Letters to a Seminarian 3

bible2

Learn your lines.

If you cannot read scripture publicly with confidence, who can? It pains me to listen to preachers who cannot read the text. Most can at least read with decent cadence, but why do we seem to have a plague of preachers that cannot or will not make the effort to pronounce Biblical names?

How do we counter this? Take Hebrew and Greek in seminary to get a feel for how to pronounce words in those languages. When you come across the transliterations in your English Bible, you will have some idea of how things sound in the language in question.

Also, when you read to yourself throughout the week, pronounce the names. Actually read them instead of skipping over them mentally. Even the genealogies. Why? First, it gives you some practice so when you stand up on Sunday, the name isn’t just that one that starts with [insert letter] that you didn’t pronounce during your sermon prep. Second, and more importantly, the name was important enough for someone to write down. It was important enough for generations of scribes to copy by hand, just like every other word of the text.

Do you like it when someone mangles your name? If your name is John Smith, go find someone with a slightly more difficult name and let them relate their experience. Show some respect to the characters in the narrative you are about to expound to us and learn their names.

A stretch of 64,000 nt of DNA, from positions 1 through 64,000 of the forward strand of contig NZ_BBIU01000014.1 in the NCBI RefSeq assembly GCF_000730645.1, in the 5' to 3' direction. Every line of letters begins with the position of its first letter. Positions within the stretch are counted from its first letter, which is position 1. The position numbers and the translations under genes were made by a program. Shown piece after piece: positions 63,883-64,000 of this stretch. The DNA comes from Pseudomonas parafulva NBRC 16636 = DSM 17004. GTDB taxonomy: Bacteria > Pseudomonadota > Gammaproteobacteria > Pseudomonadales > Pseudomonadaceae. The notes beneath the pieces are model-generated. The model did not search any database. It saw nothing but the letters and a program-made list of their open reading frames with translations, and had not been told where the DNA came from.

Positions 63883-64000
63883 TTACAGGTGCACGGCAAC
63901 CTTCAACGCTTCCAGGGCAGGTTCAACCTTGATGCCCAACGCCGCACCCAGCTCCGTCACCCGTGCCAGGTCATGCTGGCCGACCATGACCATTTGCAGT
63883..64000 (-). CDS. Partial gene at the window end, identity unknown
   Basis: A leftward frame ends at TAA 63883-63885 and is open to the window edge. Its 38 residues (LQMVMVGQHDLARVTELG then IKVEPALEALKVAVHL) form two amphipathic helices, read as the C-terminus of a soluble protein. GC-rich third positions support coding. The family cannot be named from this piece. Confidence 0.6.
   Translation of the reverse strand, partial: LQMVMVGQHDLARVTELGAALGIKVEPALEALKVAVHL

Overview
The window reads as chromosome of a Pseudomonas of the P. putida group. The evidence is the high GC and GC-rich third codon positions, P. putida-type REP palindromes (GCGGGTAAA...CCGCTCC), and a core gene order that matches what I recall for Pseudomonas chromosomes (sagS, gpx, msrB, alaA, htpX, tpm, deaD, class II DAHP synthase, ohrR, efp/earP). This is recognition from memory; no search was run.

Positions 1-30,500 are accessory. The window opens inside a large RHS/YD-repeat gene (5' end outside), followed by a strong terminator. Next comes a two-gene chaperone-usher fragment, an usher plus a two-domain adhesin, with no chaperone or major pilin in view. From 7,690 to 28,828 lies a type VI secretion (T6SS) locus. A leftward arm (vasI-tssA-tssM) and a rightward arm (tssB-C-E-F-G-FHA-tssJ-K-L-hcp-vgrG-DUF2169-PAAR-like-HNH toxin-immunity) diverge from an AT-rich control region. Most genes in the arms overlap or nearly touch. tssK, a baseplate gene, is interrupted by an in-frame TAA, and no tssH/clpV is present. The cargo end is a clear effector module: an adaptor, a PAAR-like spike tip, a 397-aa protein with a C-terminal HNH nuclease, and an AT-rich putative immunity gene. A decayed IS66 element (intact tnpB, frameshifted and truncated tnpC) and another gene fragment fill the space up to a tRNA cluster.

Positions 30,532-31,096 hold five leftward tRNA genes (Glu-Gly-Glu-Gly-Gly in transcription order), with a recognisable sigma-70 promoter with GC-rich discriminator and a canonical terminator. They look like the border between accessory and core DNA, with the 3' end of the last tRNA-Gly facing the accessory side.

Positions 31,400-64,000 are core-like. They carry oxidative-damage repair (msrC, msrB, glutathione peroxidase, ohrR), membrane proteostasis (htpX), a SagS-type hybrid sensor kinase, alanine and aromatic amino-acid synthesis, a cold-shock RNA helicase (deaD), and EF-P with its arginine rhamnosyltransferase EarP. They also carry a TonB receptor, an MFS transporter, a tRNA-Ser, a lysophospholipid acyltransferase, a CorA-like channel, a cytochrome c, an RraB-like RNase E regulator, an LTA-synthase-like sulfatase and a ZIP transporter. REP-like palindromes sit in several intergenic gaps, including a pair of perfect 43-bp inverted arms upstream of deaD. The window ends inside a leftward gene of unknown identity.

I don’t think this is just me being pedantic. How you approach Scripture in public communicates how seriously you take it. You cannot expect anyone in your flock to take it more seriously than you do. (Some might, but generally people only go as far as they were led.) If you do have people in your flock who take it more seriously, you are losing credibility with them every time you make an excuse for not pronouncing something correctly.

Our off-hand remarks about such things make an impression. I still remember a very well-known evangelical pastor offhandedly dismissing Jeremiah and Lamentations in a sermon about 20 years ago. Personally, these two books have become two of my favorite Old Testament books, which makes me question whether this particular pastor really engaged with these books. Maybe he wouldn’t have been so dismissive if he had taken the time to understand why Jeremiah is nicknamed “the weeping prophet.”

We don’t have to be uptight with the scriptures, but we do need to show them reverence. We need to model that reverence for those entrusted to our teaching. We must remember that we step into the line of the Apostle Paul who had confidence to exhort his readers to imitate him. (Philippians 3:17)

If we demonstrate our engagement with, respect for, and hunger for the scriptures, maybe our listeners will imitate that. If we demonstrate a flippant, half-hearted attitude, you can be sure they will notice, and they will probably imitate that as well.

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Filed under Bible, Leadership, Power of Words, Preaching, Seminary

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